I’m 70 and my wife is 67. We had great sex through menopause. She was in perimenopause for many years. When she got to about 65 it started to change. Intercourse became painful for her and she developed an allergy to semen. Now intercourse is out of the question and she has no desire for anything other than hugs.
Needless to say, I’m not happy. I’m still very much attracted to her and still have desire for sex in our lives every couple weeks. I guess I should be grateful to even be alive.
I was 28 and recently separated when I met J, who was also recently separated. She was beautiful, smart, fun-loving, wise, and she had led a fascinating life. Her remarkably fit body was the result of an ongoing commitment to ballet workouts. She also was 50-years-old.
Over the next eight years, we enjoyed a wonderful life together, including a rich and varied sexual relationship. Although she had ceased to menstruate during our first year together, she never experienced a loss of libido or lubrication or the capacity for powerful orgasms. Her easy and natural sexiness was a constant inspiration to this truly fortunate man. Use it or lose it!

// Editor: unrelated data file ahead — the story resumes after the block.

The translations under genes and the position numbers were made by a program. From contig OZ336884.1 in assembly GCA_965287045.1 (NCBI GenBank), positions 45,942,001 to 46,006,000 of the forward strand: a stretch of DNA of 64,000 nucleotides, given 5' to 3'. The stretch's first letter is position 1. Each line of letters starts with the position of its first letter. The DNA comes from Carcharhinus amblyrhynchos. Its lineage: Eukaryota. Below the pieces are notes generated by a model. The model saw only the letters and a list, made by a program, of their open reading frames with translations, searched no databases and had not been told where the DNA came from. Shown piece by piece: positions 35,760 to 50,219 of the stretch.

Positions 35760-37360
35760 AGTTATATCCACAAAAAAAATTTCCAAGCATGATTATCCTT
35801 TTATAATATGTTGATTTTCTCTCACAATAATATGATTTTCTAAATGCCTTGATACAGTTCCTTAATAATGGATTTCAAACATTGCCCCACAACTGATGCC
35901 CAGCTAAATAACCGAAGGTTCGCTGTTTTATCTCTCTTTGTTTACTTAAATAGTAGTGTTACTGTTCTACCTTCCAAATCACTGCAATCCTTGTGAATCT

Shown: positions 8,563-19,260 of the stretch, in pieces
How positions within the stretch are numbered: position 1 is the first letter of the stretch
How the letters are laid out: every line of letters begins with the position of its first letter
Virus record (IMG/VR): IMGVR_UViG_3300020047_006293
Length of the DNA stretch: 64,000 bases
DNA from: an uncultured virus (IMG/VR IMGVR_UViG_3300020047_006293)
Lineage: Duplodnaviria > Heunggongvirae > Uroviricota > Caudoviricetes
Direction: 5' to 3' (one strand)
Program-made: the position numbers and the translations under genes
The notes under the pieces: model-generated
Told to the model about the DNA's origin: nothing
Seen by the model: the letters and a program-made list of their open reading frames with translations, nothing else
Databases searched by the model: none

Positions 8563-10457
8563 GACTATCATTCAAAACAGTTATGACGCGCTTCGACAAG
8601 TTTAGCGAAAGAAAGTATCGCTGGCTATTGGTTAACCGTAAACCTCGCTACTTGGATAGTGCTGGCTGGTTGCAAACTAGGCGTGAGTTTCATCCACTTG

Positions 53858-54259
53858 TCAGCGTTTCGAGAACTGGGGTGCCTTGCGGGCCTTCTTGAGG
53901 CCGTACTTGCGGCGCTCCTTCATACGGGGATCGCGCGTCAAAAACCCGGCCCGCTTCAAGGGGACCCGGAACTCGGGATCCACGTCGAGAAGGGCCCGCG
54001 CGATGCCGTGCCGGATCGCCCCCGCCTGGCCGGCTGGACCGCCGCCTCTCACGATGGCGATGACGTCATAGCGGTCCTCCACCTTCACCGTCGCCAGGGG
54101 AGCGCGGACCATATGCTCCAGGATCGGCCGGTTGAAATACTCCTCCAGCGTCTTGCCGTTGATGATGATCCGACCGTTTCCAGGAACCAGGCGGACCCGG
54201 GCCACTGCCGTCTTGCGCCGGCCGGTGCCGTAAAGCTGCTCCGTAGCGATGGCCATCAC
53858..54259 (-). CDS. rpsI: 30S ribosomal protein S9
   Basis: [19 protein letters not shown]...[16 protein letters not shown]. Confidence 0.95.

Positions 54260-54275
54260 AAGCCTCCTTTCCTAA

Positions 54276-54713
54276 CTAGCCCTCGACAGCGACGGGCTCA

I am 68 and my girlfriend is 64. She is the sexiest, most orgasmic woman I have ever been with (not an especially small number as I was single in my early 30s and worked in the health care industry, where there is a high percentage of professional females).
She has an incredible sex drive, lubricates just fine (although we do use some lube), and has multiple orgasms virtually every time — and no, she is not faking.
When her late husband died (she was 56), her gynecologist told her she was done with sex. That person should not practice medicine! She was so very wrong.